When I joined Toastmasters to improve my public speaking, their emphasis on listening skills surprised me. It shouldn’t have. Listening, as opposed to simply hearing, is the key to effective communications.

Good listening skills facilitate meaningful conversations. The two of them together are indispensable when it comes to collecting stories.

 Listening skills and conversation keys to stories

Listening Skills help You Understand Stories

Simple conversations can bring an understanding of another culture alive. I had one such conversation years ago as my family drove through the Four Corners area of the US West.  When we saw a sign advertising dinosaur tracks, we turned in to investigate.  A Navajo guide met us and showed us the dinosaur tracks and much, much, more. Luckily, my curiosity overcame my natural distractibility. I listened has he explained where he lived. He pointed in the distance, identifying landmarks, not roads. The route number or state name was insignificant. The buttes, mesas, and mountains weren’t. His nation had very different demarcations than ours.

He showed us a square indention in the rock where “white men” had cut out dinosaur prints to put in a museum. The scar in the ground still rankled, but not due to theft. It was the logic that escaped him. Wouldn’t people prefer a walk in nature to see the prints than parking a car and go into a museum with limited hours?

Ten minutes of one-on-one conversation helped me understand the man before me. Because I listened, I gain a tad of insight into his culture.  (Before I choke on my halo, I should also mention that it’s quite possible that after hours in the car my brain was so saturated by Veggie Tale’s Silly Songs that adult conversation was a salve.)

How many times do we have the opportunity to take those 10 minutes and fail to do so. I’m sure I’ve passed up way too many.

Listening Paves the Way to Meaningful Conversations

Sometimes anonymity provides a comfort level that allows us to drop our defenses. This was the case recently outside of my favorite coffee shop. As my friends and I we left, we saw two beautifully dressed young women attempting to take a selfie. Volunteering to take it for them we learned they were celebrating Eid, the end of Ramadan. A few minutes of honest conversation educated us, starting with our efforts to pronounce Eid.

“How should a non-Muslim should greet a Muslim on Eid?” I asked. “Is ‘Happy Eid’ appropriate?”

They giggled. “Yes, that’s fine.” The giggle implied that perhaps there could be a better phraseology, but they explained. “You’re reaching out to understand our culture. Any way you greet us, acknowledging our faith and our celebration is enough.”

Perhaps that’s why around the holidays, Story Corps celebrates a National Day of Listening instead of a National Day of Storytelling.  It all starts withe the listening skills.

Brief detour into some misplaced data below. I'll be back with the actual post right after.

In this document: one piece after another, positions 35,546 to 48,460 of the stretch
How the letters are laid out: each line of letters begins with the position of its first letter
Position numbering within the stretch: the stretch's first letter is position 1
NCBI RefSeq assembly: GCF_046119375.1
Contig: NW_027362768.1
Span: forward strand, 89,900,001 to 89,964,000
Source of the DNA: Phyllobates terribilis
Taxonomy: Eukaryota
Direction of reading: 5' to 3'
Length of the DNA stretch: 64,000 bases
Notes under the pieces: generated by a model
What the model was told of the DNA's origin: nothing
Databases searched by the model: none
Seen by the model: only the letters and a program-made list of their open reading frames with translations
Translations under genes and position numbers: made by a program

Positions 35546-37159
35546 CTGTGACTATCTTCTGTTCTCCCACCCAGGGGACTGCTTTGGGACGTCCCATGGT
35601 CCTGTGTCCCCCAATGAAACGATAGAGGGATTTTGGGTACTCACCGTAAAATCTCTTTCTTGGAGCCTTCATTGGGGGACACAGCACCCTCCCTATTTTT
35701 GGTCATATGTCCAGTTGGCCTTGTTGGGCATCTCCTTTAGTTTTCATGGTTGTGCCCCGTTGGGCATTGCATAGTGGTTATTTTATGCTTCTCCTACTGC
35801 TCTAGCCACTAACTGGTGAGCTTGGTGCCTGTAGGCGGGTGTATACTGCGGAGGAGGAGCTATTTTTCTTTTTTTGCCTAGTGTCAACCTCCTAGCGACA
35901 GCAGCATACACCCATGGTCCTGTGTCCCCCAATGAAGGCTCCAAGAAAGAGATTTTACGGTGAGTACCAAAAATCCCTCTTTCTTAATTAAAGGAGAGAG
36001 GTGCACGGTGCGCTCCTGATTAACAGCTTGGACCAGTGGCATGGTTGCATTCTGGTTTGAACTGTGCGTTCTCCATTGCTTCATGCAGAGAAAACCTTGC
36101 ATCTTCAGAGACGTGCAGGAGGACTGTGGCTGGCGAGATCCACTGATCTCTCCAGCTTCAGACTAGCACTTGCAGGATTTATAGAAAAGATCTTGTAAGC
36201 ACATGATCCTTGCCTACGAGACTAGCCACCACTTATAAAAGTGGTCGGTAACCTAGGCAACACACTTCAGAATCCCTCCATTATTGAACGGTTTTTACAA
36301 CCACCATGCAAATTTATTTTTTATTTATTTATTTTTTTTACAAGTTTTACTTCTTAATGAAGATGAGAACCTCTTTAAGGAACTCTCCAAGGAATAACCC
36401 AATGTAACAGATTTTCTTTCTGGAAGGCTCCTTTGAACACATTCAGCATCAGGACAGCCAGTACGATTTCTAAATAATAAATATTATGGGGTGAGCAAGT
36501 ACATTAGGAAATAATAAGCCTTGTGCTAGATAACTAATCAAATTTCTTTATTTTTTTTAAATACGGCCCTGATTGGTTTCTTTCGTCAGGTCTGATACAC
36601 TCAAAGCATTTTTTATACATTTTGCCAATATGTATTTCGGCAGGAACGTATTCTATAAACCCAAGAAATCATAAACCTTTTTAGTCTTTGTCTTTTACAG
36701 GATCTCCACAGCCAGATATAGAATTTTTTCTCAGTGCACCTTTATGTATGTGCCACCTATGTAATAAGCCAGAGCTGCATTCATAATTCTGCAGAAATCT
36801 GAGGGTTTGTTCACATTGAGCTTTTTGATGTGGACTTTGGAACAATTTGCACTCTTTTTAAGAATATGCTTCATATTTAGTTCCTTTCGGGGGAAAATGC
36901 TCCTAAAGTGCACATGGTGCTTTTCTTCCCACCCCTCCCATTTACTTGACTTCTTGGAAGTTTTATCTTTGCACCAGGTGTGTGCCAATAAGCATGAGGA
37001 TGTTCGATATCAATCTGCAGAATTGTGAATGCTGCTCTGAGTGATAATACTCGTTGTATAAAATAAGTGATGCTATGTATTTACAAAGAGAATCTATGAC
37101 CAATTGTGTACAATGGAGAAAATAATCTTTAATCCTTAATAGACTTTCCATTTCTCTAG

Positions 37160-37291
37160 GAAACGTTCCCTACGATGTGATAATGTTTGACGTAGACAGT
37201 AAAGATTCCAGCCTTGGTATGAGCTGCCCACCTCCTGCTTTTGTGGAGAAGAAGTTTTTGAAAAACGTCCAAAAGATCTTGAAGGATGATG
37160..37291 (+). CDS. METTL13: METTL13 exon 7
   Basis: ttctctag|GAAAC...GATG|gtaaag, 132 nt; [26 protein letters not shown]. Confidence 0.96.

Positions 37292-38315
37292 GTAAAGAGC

Listening Skills and Conversations with Loved Ones

If good listening skills can connect us with strangers, think what they can do with family members.  But those same listening skills might be harder with those we love.

SkillsYouNeed.com’s Listening Skills article explains some of the barriers to good listening skills:

For example, one common problem is that instead of listening closely to what someone is saying, we often get distracted after a sentence or two, and instead start to think about what we are going to say in reply. This means that we do not listen to the rest of the speaker’s message.

We may also get distracted by the speaker’s appearance, or by what someone else is saying, which sounds more interesting.

These issues not only affect you, but you are likely to show your lack of attention in your body language.

What’s striking about those barriers is that they’re more likely to crop up when we’re familiar with the person who’s speaking. We notice that grandma has a spot on her shirt and wonder if someone is helping her with the wash. That grandpa now has a lot of hairs growing out of his ears. That our son missed a spot when shaving. That our spouse is going down the same path that we’ve heard before. We want to avoid a potential political rant. We become unfocused.

Worse, the conversation becomes more about the thoughts in our heads than the memories in theirs.

Perhaps we have to try harder to be good listeners with those we love (or see often).

I wonder if I would have felt as free to ask questions if the two Muslim women had been co-workers. Perhaps my thoughts would have been so occupied with “What will they think of me?” and “Should I know this already?” that I wouldn’t have asked questions.

Your Turn:

When have good listening skills led you to a story you would have otherwise never heard?

Can’t think of one? Try it the next time you interview a family member about their past.  Let go of your agenda of questions to ask and be present in the moment. See if a different story emerges.

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